But, like a mettlesome steeplechaser, Drake took a leap in his stride during the preliminary canter before the great race. The wind being foul for the Canaries, he went on to the Cape Verde archipelago and captured Santiago, which had been abandoned in terror oh the approach of the English 'Dragon,' that sinister hero of Lope de Vega's epic onslaught La Dragontea. As good luck would have it, Carleill marched in on the anniversary of the Queen's accession, the 17th of November. So there was a royal salute fired in Her Majesty's honor by land and sea. No treasure was found. French privateers had sacked the place three years before and had killed off everyone they caught; the Portuguese, therefore, were not going to wait to meet the English 'Dragon' too. The force that marched inland failed to unearth the governor. So San Domingo, Santiago, and Porto Praya were all burnt to the ground before the fleet bore away for the West Indies.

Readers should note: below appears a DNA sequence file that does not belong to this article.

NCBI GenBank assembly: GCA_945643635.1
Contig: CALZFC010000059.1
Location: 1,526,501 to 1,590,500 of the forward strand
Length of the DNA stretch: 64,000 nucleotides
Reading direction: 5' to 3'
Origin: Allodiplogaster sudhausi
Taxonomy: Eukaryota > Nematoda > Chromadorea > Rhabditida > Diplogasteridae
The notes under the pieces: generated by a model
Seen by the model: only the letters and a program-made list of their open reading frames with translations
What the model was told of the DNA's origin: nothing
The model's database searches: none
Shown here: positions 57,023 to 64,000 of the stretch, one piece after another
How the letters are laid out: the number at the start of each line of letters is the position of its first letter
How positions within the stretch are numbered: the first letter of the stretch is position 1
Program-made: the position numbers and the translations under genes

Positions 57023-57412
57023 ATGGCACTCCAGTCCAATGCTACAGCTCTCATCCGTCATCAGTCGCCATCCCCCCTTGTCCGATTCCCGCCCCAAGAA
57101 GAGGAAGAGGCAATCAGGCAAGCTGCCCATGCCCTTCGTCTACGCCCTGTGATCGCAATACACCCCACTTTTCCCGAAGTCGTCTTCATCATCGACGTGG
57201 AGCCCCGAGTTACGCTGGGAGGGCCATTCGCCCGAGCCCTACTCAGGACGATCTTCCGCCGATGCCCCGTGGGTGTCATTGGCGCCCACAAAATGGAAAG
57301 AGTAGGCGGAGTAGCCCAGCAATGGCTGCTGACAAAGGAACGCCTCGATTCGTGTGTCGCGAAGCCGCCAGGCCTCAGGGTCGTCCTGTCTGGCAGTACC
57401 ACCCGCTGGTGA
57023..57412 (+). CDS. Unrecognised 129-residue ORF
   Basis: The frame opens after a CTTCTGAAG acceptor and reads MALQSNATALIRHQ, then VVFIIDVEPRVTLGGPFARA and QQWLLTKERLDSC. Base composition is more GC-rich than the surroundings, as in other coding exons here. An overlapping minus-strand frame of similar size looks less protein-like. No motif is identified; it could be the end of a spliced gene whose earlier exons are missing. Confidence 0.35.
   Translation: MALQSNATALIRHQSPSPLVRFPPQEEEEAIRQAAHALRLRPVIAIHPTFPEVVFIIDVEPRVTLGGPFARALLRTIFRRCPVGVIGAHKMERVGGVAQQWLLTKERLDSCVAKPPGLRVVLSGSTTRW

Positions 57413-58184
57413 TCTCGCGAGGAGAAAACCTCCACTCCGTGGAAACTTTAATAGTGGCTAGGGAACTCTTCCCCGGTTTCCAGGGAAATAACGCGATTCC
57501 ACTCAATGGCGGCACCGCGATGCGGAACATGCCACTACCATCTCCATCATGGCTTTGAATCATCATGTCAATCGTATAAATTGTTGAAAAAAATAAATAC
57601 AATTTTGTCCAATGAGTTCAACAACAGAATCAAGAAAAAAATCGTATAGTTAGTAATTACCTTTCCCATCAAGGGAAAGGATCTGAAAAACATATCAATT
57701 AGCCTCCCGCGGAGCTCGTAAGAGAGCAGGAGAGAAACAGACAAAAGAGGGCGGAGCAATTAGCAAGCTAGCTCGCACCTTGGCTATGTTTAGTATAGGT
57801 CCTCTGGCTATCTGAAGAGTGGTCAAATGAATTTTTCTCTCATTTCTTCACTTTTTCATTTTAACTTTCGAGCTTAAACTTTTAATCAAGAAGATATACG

San Domingo in Hispaniola (Hayti) was made in due course, but only after a virulent epidemic had seriously thinned the ranks. San Domingo was the oldest town in New Spain and was strongly garrisoned and fortified. But Carleill's soldiers carried all before them. Drake battered down the seaward walls. The Spaniards abandoned the citadel at night, and the English took the whole place as a New Year's gift for 1586. But again there was no treasure. The Spaniards had killed off the Caribs in war or in the mines, so that nothing was now dug out. Moreover the citizens were quite on their guard against adventurers and ready to hide what they had in the most inaccessible places. Drake then put the town up to ransom and sent out his own Maroon boy servant to bring in the message from the Spanish officer proposing terms. This Spaniard, hating all Maroons, ran his lance through the boy and cantered away. The boy came back with the last ounce of his strength and fell dead at Drake's feet. Drake sent to say he would hang two Spaniards every day if the murderer was not hanged by his own compatriots. As no one came he began with two friars. Then the Spaniards brought in the offender and hanged him in the presence of both armies.